There’s no tutorial in this month’s Hobby Tech, for one simple reason: the only interesting thing I built this month is actually from a kit, and more suited to a review-format write-up. As a result, you’ll find in the pages of Custom PC Issue 135 a two-page review of the Pi2Go-Lite robot kit, a spread on my visit to the Wuthering Bytes festival in Hebden Bridge, and a review of the surprisingly powerful CuBox-i4Pro.
Starting with the robot, Gareth Davies of UK-based educational electronics concern 4tronix was kind enough to send me an early sample of a Raspberry Pi-powered robotics kit he has put together. Dubbed the Pi2Go-Lite, it’s a cost-reduced solder-it-yourself version of a more feature-filled and pre-assembled Pi2Go design. Despite this, it’s hardly lacking in features: as well as a pair of motors driving wheels with rubber tyres and a metal 360-degree bearing caster at the front, the robot includes numerous sensors including infra-red for line-following and impact warnings and ultrasonic for distance measuring.
The kit was a delight to build, being mostly through-hole components with a small introduction to surface-mount soldering in order to – rather cleverly, in my opinion – mount standard through-hole infra-red sensors on the front edge of the main circuit board. The robot itself is driven from the Raspberry Pi’s GPIO header – Pi not supplied – which is in turn driven by a set of AA batteries. I had great fun with the build, and I’d recommend checking out the review if you fancy a bit of Python-powered robotics yourself.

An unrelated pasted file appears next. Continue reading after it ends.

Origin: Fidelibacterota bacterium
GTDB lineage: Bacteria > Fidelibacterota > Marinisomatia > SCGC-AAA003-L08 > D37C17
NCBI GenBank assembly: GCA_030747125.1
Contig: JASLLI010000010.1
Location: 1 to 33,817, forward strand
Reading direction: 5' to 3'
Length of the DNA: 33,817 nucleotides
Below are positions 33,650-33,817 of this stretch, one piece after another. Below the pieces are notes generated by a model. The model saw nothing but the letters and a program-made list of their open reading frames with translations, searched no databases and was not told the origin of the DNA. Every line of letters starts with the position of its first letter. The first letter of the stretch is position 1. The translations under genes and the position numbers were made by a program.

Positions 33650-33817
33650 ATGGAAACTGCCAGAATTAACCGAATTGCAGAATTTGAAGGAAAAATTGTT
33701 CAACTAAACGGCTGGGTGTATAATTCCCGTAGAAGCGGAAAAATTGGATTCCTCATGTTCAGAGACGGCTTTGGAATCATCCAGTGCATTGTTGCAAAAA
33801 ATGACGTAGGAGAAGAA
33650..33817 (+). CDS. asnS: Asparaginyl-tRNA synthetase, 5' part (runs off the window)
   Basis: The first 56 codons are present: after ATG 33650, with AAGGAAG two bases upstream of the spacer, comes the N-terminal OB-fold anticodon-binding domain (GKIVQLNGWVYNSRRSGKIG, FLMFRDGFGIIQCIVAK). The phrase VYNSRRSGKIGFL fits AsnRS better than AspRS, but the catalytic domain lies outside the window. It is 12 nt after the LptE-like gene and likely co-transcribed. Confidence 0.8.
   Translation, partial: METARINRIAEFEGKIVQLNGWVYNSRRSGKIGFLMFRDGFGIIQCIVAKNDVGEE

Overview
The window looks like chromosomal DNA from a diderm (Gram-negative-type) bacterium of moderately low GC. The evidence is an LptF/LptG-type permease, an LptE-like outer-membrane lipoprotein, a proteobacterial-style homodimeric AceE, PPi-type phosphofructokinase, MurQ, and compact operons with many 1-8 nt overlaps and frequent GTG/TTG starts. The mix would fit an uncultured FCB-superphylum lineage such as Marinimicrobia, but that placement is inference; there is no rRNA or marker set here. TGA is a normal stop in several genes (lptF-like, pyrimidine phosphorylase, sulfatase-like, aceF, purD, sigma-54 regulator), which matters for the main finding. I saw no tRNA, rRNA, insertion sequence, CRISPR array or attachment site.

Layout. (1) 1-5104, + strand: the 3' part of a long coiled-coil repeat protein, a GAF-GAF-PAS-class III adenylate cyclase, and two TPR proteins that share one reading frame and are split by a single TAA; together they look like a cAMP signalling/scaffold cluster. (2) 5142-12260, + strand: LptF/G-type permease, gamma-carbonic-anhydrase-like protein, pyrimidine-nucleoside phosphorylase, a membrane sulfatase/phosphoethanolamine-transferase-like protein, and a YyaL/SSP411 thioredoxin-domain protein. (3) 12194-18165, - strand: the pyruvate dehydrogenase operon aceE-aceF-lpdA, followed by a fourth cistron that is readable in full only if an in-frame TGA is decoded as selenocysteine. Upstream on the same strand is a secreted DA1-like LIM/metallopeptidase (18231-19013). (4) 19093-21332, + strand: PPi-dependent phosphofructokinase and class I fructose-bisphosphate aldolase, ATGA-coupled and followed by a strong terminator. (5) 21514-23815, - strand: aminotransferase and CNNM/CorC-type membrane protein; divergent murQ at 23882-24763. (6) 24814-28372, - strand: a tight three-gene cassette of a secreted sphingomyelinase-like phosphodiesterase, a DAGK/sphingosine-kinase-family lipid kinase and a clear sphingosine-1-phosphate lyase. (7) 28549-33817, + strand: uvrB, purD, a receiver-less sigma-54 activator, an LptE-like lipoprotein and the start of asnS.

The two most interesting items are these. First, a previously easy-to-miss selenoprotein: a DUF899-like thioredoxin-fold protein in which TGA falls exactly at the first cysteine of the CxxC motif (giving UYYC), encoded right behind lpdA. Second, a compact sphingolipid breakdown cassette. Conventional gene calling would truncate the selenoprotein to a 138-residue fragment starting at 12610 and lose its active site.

Wuthering Bytes, as those who follow me on Twitter – or, indeed, in real life – will know, is a maker-themed technology event in Hebden Bridge each year. As with last year’s event, I was invited by co-founder Andrew Back to compère the Friday’s formal talk sessions and then used that to guilt the team into letting me attend the Saturday talks and Sunday workshops for free. Personal highlights of the event included a talk by Sophie Wilson, co-inventor of the ARM processor architecture, on the future of semiconductors and some excellent hands-on workshops on the Sunday – and I’m already looking forward to Wuthering Bytes 2015.
Finally, the CuBox-i4Pro. Kindly supplied by the lovely Jason King at low-power computing specialist New IT, SolidRun’s latest revision of the ultra-compact CuBox concept features an amazingly powerful quad-core Freescale i.MX6 processor. It’s the quad-core variant, in fact, of the chip you’ll find in the HummingBoard I reviewed last month, with SolidRun having worked to ensure software written for one can be used on the other.
For all this, plus various things written by people who aren’t me, you’ll want to either venture to your local newsagent or supermarket or stay in and download a digital copy of Custom PC Issue 135 via Zinio or similar services.